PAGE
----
Thursday, Jul 29, 2021
International Finance
Ideas Magazine March-April 2019

The rising challenges and opportunities of cross-border trade

The rising challenges and opportunities of cross-border trade
In a nutshell, it is important for merchants to fully understand the factors driving frictionless cross-border trade in order for them to capitalise on the moment.

Frictionless trade across borders is integral to the growth and development of today’s global economy. Recent estimates suggest that cross border trade will grow from $401 billion in 2016 to $994 billion in 2020. Of this growth, nearly two thirds will come from high growth markets such as Latin America and Asia. Clearly there is a huge opportunity here, but it comes with challenges. Barriers such as cumbersome payment infrastructures and a lack of local market knowledge must be overcome for merchants to fully capitalise on the cross-border opportunities. To see true success, they need to operate in a world where borderless, frictionless cross-border payments are a reality.

The impact of consumer demand

At the heart of cross-border trade sits the consumer. Consumers are demanding the instantaneous connectivity and one click convenience that they’ve become accustomed to through the use of always-on, anytime devices.

Most consumers have already experienced the online shopping experience with immediate, frictionless, payments, and they are not prepared to settle for anything less. In short, they are not prepared to tolerate a service that doesn’t deliver this type of experience. If services do not match expectations, the consumers will simply move their custom elsewhere. And in an increasingly globalised world, this does not just mean just within their country, but internationally.

The bigger picture: why collaboration is key

One of the greatest challenges that stand in the way of creating a world free from financial borders where cross-border shopping can flourish is protectionism and trade wars amongst governments. This type of backward mentality is harmful to commerce, e-commerce and international expansion. Ultimately, it will impact innovation and the scaling of this innovation.

Mario Shiliashki
Mario Shiliashki
CEO, payU

There is increasing pressure from both merchants and consumers who want to transact in a world without trade barriers or financial borders. As a collective body, governments and participants in the payments industry have a role to play in building a world without financial borders where everyone can prosper. This sort of cross-sector collaboration will prove is key to building a world without complex trade tariffs and red tape for transacting across borders.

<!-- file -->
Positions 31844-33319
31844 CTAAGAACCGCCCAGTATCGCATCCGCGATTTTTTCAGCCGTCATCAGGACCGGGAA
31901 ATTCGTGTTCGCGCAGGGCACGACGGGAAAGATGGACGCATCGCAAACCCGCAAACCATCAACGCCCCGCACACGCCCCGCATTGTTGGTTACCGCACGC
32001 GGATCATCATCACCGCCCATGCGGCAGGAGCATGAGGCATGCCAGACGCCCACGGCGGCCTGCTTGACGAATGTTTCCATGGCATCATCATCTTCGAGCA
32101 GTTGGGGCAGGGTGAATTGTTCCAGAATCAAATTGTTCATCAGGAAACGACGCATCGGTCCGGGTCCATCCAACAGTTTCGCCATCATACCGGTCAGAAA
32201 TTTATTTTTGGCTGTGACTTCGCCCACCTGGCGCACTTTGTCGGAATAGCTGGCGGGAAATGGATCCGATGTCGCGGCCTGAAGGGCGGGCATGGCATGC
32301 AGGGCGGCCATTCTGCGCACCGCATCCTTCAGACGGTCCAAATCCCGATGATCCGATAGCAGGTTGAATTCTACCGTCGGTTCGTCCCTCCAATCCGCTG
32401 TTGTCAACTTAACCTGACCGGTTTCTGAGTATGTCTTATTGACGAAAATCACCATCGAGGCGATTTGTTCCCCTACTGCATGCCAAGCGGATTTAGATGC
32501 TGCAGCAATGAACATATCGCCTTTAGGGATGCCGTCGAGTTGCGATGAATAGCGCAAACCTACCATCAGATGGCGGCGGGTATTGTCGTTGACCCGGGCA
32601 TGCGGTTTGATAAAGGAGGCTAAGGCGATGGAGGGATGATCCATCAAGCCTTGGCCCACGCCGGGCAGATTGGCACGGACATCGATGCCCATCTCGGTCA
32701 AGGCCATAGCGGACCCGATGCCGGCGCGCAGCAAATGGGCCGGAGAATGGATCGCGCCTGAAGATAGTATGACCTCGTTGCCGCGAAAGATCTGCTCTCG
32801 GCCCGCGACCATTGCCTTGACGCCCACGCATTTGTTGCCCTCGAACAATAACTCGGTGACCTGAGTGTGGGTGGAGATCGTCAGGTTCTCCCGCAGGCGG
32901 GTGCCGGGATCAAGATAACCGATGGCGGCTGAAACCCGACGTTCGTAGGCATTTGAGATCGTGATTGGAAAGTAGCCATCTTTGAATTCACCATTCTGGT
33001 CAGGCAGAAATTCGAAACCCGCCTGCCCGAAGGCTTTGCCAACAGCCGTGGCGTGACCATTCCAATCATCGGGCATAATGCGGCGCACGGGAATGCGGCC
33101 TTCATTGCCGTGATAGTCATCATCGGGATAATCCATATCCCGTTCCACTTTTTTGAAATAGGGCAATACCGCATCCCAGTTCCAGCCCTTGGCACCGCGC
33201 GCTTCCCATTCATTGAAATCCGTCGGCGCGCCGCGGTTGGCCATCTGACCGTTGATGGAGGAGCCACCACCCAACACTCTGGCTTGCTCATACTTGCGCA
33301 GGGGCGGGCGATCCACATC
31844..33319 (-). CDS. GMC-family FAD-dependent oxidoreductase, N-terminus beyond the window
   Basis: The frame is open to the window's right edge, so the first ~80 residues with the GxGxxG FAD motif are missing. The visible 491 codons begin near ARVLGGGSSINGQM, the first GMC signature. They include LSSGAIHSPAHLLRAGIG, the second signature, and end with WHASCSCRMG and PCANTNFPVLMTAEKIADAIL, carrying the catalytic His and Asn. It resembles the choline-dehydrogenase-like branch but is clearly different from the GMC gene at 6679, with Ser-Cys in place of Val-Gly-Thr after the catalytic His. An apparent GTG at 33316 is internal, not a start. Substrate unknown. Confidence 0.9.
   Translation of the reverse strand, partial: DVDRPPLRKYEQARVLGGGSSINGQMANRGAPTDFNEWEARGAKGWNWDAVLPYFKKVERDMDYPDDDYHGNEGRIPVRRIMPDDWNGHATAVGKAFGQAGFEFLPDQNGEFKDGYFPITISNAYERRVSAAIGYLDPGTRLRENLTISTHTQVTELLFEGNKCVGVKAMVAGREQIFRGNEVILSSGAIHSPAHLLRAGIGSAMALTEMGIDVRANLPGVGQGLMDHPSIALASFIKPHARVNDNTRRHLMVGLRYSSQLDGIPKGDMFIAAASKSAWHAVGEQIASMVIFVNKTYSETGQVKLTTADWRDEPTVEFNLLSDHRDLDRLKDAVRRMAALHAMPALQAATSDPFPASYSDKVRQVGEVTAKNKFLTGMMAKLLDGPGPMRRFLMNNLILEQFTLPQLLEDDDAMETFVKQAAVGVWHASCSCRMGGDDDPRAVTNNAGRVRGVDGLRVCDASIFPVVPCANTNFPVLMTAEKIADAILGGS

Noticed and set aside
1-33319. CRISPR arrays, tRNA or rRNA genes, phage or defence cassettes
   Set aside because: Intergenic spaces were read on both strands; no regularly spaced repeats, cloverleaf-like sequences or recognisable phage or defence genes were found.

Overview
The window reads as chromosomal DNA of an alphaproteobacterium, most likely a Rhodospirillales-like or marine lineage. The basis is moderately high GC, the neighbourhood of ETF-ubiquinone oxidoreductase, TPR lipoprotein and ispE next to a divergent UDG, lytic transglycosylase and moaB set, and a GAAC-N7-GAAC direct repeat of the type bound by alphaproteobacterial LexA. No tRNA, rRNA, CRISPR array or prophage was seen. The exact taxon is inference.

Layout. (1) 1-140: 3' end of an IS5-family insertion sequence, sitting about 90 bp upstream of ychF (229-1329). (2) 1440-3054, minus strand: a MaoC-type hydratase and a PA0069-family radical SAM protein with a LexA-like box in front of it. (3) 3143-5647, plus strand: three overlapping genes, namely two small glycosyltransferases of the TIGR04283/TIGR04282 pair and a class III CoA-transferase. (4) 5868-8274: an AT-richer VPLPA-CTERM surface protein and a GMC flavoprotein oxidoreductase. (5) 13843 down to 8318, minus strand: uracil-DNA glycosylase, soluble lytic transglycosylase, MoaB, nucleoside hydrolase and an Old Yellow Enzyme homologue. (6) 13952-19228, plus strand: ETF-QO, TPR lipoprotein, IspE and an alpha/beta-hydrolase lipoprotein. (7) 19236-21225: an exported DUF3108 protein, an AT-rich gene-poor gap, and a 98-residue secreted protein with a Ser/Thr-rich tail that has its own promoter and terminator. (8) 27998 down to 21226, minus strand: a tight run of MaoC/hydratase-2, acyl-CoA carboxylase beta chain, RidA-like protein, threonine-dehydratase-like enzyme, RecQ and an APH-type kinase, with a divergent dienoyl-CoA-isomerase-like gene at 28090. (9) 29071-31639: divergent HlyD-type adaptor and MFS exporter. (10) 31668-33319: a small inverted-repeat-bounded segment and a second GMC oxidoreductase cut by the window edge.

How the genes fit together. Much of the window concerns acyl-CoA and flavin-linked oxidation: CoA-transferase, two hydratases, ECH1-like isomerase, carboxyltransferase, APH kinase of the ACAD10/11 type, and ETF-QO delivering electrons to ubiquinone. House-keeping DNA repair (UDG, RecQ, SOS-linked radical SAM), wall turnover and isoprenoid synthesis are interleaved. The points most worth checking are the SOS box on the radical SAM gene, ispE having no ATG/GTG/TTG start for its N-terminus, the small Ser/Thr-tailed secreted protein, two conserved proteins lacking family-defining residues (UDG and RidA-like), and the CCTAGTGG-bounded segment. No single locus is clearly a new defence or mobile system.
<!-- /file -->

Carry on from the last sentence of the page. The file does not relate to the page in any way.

The importance of local market expertise in a globalised world

Another challenge hindering cross-border trade is the disparity between consumer payment and shopping trends in different countries. Each market is unique, with local merchants and consumers requiring different things from their payments providers. Herein lays the challenge. Payment service providers must enable their merchant partners to offer relevant local payment methods and retain a strong local footprint with the best consumer experience possible, while–at the same time competing with other local merchants and cross-border competitors. Put simply, In other words, they need to operate locally and internationally in a perfect unbroken unison.

This challenge is exacerbated in high-growth emerging markets where generally, traditional financial services and payment tools have not yet developed as much as those in more established markets like the US or the UK. The prevalence of alternative payment methods, such as payments made using something other than a credit or debit card stands as a barrier to the seamless consumer shopping experienceand merchants face the frustrating inability to integrate solutions tailored to local markets.

In markets like Asia and Latin America, these alternative payment methods still represent as much as two-thirds of all payments made. Brazil is the largest

e-commerce market and the strongest economy in Latin America, yet only 32% of Brazilians have credit cards, with most favouring bank transfers, cash vouchers and local cards. Another example is real-time bank transfers called ‘pay-by-links’ which are the most popular payment method in Poland, used by 62% of Polish e-consumers. If merchants can only offer card transactions to Polish consumers, they will inadvertently be directing many potential customers to their competitors.

If merchants are able to offer alternative payment methods, consumers can choose to pay in a way that’s most convenient to them. However, for multinational merchants trying to operate at a global level, catering to local payments preferences creates a layer of complexity. And so, there arises the need for a payments platform to remove the complexities for merchants and provide the seamless experience that online shoppers have come to expect.

What next?

The developments of frictionless cross border payments will create unprecedented opportunities for merchants looking to expand beyond their local market. Those merchants that find the right payment service provider to partner with, offering not only first-class technology, but also local market knowledge and expertise, will be the ones who succeed to capture the growth.

To capitalise on the increasingly globalised consumer, merchants need to work with partners who enable strong customer experience through local expertise and excellent service levels, especially when transacting across borders.

Leave a Comment

* By using this form you agree with the storage and handling of your data by this website.